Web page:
Labour promises anti-abuse law for armed forces

 

Verbally abusing or discriminating against members of the Armed Forces will be made illegal in the first year of a Labour government, Ed Miliband pledged yesterday as he visited British troops in Afghanistan.

A new law would give the same protection to men and women in the services as to disabled people, religious communities and ethnic minorities.

Mr Miliband told soldiers in Camp Bastion, the troops' headquarters in Helmand: "We will not let your heroism and bravery of our Armed Forces be forgotten once Afghanistan has dropped from the headlines. We as a party and as a government will be committed to recognising the unique place of the armed forces in our society. Men and women in the Army, Navy and RAF serve us with dignity and bravery. It is our duty to ensure they are treated with dignity in return."

If Labour is elected in May 2015, the Armed Forces (Prevention of Discrimination) Bill would be included in Mr Miliband's first Queen's Speech.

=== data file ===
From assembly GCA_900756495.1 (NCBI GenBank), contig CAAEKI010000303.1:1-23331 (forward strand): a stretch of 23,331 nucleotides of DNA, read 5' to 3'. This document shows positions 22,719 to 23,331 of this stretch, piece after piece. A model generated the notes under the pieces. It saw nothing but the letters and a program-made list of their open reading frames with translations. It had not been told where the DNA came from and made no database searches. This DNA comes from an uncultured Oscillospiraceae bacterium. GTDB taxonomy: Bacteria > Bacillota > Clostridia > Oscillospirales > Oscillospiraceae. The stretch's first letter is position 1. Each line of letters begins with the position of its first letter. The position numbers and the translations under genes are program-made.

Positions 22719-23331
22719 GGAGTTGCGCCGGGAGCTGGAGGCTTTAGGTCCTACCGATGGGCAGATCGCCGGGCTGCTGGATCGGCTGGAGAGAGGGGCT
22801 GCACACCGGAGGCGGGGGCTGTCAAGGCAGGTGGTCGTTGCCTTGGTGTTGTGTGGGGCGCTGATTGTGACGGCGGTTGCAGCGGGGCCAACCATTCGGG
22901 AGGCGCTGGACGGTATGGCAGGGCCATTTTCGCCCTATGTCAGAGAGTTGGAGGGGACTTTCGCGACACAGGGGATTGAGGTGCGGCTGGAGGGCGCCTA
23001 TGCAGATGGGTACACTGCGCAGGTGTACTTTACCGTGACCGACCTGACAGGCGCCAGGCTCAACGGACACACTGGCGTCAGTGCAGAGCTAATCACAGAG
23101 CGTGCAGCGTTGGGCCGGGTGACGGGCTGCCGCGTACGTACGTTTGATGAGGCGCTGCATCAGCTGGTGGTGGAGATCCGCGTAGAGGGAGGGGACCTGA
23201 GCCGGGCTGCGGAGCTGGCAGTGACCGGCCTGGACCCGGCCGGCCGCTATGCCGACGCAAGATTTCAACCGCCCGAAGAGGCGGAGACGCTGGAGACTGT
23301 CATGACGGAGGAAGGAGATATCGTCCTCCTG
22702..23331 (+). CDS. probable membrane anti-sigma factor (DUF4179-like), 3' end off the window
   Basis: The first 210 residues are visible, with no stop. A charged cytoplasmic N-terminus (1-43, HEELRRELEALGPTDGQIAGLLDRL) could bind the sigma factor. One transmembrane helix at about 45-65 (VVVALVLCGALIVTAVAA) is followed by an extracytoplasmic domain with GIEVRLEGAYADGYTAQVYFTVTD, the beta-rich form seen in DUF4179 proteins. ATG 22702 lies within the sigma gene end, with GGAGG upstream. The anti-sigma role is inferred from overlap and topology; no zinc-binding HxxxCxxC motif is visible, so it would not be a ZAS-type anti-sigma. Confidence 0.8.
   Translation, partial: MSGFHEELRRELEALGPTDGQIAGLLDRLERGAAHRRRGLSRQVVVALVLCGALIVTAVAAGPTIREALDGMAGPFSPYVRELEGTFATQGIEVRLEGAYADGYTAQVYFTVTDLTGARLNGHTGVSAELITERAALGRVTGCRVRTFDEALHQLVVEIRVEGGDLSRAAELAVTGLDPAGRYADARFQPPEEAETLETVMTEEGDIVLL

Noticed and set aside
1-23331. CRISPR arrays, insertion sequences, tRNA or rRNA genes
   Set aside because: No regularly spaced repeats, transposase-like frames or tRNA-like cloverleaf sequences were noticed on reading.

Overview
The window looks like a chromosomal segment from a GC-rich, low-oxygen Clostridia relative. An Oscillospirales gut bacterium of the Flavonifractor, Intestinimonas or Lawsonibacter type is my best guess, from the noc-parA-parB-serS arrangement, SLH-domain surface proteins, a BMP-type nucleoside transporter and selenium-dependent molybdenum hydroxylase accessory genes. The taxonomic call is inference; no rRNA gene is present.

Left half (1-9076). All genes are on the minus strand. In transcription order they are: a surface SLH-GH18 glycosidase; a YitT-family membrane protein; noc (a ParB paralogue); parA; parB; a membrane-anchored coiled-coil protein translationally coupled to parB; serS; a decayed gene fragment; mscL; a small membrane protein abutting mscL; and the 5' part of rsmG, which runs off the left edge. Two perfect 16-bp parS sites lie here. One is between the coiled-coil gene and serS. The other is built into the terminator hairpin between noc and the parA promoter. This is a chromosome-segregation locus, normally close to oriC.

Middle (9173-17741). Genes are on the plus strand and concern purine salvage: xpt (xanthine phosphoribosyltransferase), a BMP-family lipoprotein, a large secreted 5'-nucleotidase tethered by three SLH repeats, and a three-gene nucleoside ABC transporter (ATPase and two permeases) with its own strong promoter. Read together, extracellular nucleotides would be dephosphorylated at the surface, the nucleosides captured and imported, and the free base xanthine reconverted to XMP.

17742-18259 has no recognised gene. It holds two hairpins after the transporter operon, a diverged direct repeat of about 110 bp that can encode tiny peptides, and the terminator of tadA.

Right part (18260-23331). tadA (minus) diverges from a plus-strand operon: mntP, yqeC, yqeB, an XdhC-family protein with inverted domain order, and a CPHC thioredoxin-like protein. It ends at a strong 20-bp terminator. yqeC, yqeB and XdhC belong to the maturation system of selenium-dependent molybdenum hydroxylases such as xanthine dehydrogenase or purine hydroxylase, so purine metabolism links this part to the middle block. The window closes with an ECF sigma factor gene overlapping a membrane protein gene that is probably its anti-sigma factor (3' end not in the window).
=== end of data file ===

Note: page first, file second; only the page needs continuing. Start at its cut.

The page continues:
The Bill would amend the 2003 Criminal Justice Act to bring stricter penalties for those who attack soldiers where it can be established that their service was the motive for the assault.

The new law would also amend the 2010 Equality Act so that a member or former member of the Armed Forces would be protected from discrimination in the provision of goods and services – for example, not being served in shops, hotels and pubs – simply because of their job.

A 2013 survey of Armed Forces personnel found that within the past five years, 21 per cent had been subject to verbal abuse.

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